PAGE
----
Contested court decisions on continuous disclosure are infrequent, particularly when one considers that continuous disclosure is an important topic that in-house lawyers of listed companies grapple with on a regular basis. Continuous disclosure obligations are adjudicated on by the courts in shareholder class actions and penalty proceedings brought by ASIC.
Shareholder class actions rarely run to judgment. In fact, there's only been one shareholder class action that has run to judgment in Australian history. The number of ASIC penalty proceedings is constrained by the resources and priorities of the regulator. So, when a court makes a decision about continuous disclosure after a contested hearing, it's worth taking notice! On 9 October 2020, such a decision was made: ASIC v Big Star Energy Limited (No 3)  FCA 1442.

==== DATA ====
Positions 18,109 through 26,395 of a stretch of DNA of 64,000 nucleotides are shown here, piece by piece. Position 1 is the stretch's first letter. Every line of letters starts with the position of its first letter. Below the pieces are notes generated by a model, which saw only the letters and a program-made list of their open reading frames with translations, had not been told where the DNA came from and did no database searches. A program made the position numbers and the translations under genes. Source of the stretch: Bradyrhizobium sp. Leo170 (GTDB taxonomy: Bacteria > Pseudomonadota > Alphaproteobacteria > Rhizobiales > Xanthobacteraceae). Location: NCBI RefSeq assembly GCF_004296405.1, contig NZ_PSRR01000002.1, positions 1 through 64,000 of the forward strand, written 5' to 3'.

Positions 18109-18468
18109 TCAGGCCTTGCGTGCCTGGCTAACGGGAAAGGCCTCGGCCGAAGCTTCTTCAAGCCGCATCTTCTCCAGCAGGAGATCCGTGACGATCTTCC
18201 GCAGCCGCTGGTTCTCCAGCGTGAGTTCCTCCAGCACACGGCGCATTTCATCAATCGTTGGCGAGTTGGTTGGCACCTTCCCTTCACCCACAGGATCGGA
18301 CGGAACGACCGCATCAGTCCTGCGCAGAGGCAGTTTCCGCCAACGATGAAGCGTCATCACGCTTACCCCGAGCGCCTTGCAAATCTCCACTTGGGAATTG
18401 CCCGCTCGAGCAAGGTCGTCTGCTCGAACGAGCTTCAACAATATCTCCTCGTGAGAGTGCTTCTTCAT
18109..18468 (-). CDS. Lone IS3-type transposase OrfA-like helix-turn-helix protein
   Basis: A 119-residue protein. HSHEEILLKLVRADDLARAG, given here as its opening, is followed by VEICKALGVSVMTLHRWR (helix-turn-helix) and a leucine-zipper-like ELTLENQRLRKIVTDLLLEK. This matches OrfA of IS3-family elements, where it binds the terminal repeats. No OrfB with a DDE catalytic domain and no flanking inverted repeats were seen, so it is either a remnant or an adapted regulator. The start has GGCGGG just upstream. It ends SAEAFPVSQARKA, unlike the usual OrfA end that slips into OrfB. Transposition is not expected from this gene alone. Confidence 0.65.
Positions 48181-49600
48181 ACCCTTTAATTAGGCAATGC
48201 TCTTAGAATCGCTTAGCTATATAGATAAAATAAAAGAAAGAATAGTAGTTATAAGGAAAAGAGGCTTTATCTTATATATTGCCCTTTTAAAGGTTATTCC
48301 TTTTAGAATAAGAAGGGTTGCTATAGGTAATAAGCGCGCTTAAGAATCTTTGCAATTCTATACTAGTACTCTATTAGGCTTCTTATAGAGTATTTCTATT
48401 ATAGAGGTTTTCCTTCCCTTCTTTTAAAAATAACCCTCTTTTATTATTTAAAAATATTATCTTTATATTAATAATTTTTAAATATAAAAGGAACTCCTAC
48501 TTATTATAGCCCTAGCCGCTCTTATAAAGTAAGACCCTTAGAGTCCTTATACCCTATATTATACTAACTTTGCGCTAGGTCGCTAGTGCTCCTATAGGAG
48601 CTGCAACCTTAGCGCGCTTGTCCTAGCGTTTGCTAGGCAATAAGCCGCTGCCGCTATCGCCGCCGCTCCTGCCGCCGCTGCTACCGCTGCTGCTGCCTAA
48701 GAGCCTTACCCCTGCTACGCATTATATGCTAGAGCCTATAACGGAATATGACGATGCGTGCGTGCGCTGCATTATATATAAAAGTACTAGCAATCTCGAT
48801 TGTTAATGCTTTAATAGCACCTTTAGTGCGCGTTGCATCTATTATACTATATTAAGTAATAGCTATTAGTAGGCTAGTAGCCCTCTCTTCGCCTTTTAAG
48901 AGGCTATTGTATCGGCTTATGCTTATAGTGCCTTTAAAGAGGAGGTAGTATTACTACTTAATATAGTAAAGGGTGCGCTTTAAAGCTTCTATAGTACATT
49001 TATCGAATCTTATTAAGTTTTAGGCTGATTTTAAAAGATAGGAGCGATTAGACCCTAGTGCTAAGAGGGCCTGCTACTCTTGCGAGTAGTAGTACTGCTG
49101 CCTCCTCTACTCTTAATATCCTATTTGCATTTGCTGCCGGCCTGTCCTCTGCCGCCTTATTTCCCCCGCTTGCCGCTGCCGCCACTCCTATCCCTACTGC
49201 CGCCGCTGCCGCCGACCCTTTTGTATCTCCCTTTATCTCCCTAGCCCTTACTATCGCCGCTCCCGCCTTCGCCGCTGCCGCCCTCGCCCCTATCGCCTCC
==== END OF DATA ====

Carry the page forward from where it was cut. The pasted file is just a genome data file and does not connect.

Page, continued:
What was ASIC v Big Star about?
The first defendant in ASIC v Big Star was Big Star Energy Limited; the second defendant was its chair and CEO, James Cruickshank. At the relevant time, Big Star Energy Limited was known as Antares Energy Limited (Antares). Antares was an oil and gas exploration and production company focused on activities in West Texas.
On 7 September 2015, Antares announced via the ASX that it had entered into two agreements to sell major assets in Texas. The announcement neither:
- identified the purchaser apart from saying it was a private equity buyer; nor
- revealed the purchaser had not received all financing approvals to purchase one of the assets; nor
- stated Antares had done no due diligence on its capacity to complete either purchase.
These were significant transactions to Antares. The purchase price, which was stated in the ASX announcement, was approximately USD 253 million. At the time, Antares' market capitalisation was AUD 21.6 million. It also had an impending liability to convertible noteholders of AUD 47.5 million, which proceeds of the sale would go towards discharging. Following the announcement, Antares' share price rose from AUD 0.09 to AUD 0.50.